For my readers in Yugoslavia

There are countries where I am received with car bombs and threatening phone calls (Malta), and then there are countries where I am received with hospitality and curiosity, leading to newspaper articles and invitations to speak at TEDx conferences (Romania).

I am happy to announce that the most beautiful country in Europe, Montenegro, is in the second group. Last winter, when I lived there, I met Ljiljana Lukšić, who writes a travel blog, Lily’s Travel Notes. She asked if she could interview me for her blog and I, hoping to get out of it, explained that my Montenegrin was not good enough by far.

But then, remembering that even my grandfather had made an effort to learn Serbo-Croatian when he was a prisoner of war in Yugoslavia, I kept studying until I reached the level where I could at least conduct an interview in writing.

Here is the result.

interview Lilys Travel Notes



About Andreas Moser

Travelling the world and writing about it. I have degrees in law and philosophy, but I'd much rather be a writer, a spy or a hobo.
This entry was posted in Montenegro, Travel and tagged , , . Bookmark the permalink.

17 Responses to For my readers in Yugoslavia

  1. How many language u learned since we met sir. But can’t read that very sorry.

    • Since we met in Malta, I learned Italian a bit and then Spanish. For Spanish, I made a real effort, trying to meet only South Americans for the one and a half years that I lived in South America. Most of the Italian I have forgotten (it also got replaced by Spanish), but I can still have conversations in Spanish, and I would like to continue learning it.

    • The language here is Serbo-Croatian, but I didn’t really learn it. It’s scarily difficult, although it might be easier for you if you still remember Russian. – In Eastern Europe, I also found it harder to learn the languages because so many people speak English and German really well.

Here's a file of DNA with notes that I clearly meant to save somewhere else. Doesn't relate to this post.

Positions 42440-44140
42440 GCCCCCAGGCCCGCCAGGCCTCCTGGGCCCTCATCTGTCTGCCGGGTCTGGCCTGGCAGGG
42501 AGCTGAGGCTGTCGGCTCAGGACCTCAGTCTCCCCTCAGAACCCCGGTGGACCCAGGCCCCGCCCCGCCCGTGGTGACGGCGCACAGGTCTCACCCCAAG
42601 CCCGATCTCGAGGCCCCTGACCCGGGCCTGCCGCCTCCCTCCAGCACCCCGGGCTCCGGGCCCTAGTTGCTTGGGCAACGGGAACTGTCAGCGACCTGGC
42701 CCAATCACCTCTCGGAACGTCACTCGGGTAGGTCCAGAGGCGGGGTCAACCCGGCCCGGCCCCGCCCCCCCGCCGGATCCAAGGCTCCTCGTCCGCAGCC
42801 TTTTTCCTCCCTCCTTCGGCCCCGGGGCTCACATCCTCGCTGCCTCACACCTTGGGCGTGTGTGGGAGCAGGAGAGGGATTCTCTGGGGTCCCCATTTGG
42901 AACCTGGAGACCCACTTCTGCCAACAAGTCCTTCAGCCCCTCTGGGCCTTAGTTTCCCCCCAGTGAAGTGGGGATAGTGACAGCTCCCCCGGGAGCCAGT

• Iza Kan says:

      Usually a lot of people who speak polish, russia and/or czech understood when person speak serbo-croatioan.People who speak serbo-croation usually understood slavic language :) I suppose is like german understood a bit dutch/flamish and dutch understod german :)

    • Iza Kan says:

      May I ask you do you undestood a bit scandynavian language when someone speak it?

    • Yes, as a German speaker, I can understand a little bit of Scandinavian languages. Usually, it’s easier with reading than with listening.

  2. I’m so proud of your language knowledge 😊 you did a great job by spending hours and hours acquiring cases and verb conjugations. Congratulations!
    And thanks for sharing your story for my readers.

  3. Nina says:

    I found an error, imprisoned in Iran, not Iraq.

  4. Odlicno! Hvala😊

  5. How do you earn income ? These is very bold step from you. Everyone wants to come in the States.

  6. Nina says:

    Usually I don’t manage to read this super blog more than once a month, but today I had to come back because I am confused … are your original answers in Serbo – Croatian or did your friend Ljiljana translate their English version ? In any case, thank you both.

    • That’s actually good to know, because then I only need to publish one article per month, which suits my schedule much more. :-)

      Well, when you ask me so directly, I have to be honest and admit that my Serbo-Croatian never went beyond what is necessary to buy burek. But, I am proud to say, when I once used it for that purpose in a “pekara” in Vienna, the lady there insisted that I had a perfect Serbian pronunciation.

  7. Pingback: Die Bestseller 2021 | Der reisende Reporter

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